The National Accountability Bureau (NAB) on Thursday submitted before the Supreme Court a report on sugar crisis, holding politicians as well as sitting ministers and parliamentarians responsible for hoarding of 316,690 metric tons of sugar.
The report was submitted before a two-member bench of the Supreme Court, comprising Chief Justice Iftikhar Muhammad Chaudhry and Justice M Javed Buttar hearing the case of hike in daily use commodities case.
According to the report, Humanyun Akhtar, the sitting Federal Minister for Commerce, and his brother Haroon Akhtar, along with their cousin Shamim, were the biggest hoarders of sugar with a consolidated stock of 99,464 metric tons at four sugar mills — Kamalia, Tandliana, Wala Miran and Layyah.
Similarly, the second key recipient is former prime minister Mian Nawaz Sharif, along with his brother Shabaz Sharif, with a consolidated hoarding of 68,648 metric tons at three mills. A cousin of Nawaz Sharif has also been accused of hoarding 10,344 metric tons at Ittefaq Sugar Mills.
Likewise, Minister for Industries and Production Jehangir Tareen remained the third beneficiary who has been nominated as hoarder of 46,920 metric ton sugar. Besides, there are names of Nasrullah Dareshak, Anwer Cheema, MNA, Mian Azhar, Ch Shujaat Hussain, Mian Altaf Saleem, Asif Ali Zardari (Benazir Bhutto’s husband) and Sikandar.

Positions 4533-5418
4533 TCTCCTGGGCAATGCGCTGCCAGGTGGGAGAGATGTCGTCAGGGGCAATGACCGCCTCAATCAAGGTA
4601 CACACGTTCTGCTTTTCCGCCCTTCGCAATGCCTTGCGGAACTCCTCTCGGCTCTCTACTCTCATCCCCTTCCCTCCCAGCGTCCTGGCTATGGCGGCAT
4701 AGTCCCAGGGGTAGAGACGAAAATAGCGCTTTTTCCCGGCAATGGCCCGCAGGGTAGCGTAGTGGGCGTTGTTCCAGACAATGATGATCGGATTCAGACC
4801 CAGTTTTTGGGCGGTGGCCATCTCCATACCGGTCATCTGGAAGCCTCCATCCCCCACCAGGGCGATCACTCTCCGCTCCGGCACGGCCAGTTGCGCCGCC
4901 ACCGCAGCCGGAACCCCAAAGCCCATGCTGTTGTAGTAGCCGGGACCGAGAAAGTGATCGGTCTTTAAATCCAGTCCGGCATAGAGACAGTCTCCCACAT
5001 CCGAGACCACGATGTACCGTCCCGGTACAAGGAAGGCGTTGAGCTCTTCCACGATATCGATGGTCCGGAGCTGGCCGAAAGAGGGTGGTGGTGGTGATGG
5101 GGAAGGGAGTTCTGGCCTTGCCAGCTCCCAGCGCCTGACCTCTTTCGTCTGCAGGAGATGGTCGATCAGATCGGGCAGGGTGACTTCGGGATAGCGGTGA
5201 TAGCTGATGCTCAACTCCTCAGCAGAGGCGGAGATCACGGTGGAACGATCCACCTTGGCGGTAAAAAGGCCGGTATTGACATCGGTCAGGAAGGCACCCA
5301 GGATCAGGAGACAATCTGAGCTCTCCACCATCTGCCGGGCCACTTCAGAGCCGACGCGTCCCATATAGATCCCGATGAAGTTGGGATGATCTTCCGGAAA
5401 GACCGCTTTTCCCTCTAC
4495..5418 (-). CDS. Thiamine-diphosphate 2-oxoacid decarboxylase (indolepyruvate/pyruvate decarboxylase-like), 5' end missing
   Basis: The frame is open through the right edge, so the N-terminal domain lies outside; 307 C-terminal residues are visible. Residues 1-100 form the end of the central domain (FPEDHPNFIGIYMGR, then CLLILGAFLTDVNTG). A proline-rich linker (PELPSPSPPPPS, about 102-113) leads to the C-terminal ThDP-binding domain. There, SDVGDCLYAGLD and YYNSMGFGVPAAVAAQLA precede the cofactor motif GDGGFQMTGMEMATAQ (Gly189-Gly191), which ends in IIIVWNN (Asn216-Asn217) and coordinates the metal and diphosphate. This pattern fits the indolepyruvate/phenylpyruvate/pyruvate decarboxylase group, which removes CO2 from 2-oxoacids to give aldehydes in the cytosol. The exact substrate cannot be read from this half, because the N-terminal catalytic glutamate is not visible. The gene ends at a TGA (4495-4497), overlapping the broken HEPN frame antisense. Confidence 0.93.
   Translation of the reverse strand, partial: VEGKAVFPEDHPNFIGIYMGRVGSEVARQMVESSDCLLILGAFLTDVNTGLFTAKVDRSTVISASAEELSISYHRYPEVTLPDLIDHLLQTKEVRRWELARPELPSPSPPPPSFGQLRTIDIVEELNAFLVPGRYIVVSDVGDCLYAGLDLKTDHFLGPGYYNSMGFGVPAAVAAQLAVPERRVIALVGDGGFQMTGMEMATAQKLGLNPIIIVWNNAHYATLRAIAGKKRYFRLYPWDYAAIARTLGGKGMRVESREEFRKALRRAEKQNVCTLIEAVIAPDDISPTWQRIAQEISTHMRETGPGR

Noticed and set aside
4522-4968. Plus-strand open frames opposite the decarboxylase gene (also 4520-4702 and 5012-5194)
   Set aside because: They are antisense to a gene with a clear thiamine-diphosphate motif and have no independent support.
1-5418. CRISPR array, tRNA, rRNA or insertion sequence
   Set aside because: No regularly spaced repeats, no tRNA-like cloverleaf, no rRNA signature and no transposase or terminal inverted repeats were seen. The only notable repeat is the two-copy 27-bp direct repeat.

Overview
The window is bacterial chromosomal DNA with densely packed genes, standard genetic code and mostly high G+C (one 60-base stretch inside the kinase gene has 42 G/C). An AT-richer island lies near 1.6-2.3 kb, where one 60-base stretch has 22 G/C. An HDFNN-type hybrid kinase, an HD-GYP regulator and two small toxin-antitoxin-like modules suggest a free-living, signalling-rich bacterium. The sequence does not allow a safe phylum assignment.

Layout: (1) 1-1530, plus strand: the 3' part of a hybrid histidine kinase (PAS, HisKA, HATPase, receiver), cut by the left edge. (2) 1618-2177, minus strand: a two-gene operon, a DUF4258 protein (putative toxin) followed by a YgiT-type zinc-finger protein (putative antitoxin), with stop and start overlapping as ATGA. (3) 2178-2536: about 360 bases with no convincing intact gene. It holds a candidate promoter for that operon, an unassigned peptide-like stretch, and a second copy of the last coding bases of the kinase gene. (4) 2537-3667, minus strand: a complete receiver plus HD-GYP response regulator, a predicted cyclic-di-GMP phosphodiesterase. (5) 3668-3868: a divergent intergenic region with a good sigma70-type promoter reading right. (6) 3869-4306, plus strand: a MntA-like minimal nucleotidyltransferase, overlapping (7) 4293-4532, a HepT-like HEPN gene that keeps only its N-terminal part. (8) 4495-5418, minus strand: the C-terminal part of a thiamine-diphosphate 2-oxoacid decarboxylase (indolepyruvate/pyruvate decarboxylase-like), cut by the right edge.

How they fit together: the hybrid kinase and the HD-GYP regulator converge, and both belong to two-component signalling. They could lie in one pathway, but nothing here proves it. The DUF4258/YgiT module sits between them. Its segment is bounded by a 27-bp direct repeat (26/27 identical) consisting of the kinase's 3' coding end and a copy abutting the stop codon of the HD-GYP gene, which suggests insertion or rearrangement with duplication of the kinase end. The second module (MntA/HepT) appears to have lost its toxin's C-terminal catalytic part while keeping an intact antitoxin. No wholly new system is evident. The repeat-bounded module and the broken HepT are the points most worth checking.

The report revealed that PML (ruling party) president Chaudhry Shujaat Hussain and owner of Punjab Sugar Mills hoarded 5,459 metric tons of sugar; Mian Altaf Saleem, owner of Shakar Sugar Mills hoarded 22,104 metric tons; Nasrullah Dareshak, owner of Indus Sugar Mills, 20,288 metric tons, Anwar Cheema, MNA and owner of National Sugar Mills 1,575 metric tons, Mian Azhar, owner of Pattoki Sugar Mills, 4,880 metric tons, Asif Ali Zardari, spouse of PPP Chairperson Benazir Bhutto and owner of Ansari Sugar Mills 8,377 metric tons.
These people were nominated in the preliminary fact-finding report on sugar crisis on February 17, 2006, and it covered a period of sugar crisis in the country from December 2004 to the first quarter of 2006 during which the price of sugar shot from Rs 21 to Rs 45.
The NAB probe reported that in December 2004, owners of sugar mills in the Punjab took a unilateral decision to increase the ex-factory price by Rs 6 per kilogram, which was further escalated without any concrete justification. The NAB inquiry accused the federal government of not intervening in a pro-active manner to check the crisis.
Although, the federal government did introduce some measures like duty free import of raw sugar and refined sugar as well as sale of sugar at subsidized rates at Utility Stores but these measures did not work.
The report alleged that the sugar industry in Pakistan was predominantly owned by politicians, some of them despite being in the government had acted contrary to the business laws and hoarded sugar.
It is pertinent to mention here that the opposition during the earlier session of the National Assembly and the Senate repeatedly raised hue and cry over the sugar crisis and had alleged the government for creating a sugar crisis in the country. The opposition legislators on the of both houses of Parliament repeatedly demanded of the government as well as the NAB to probe the issue.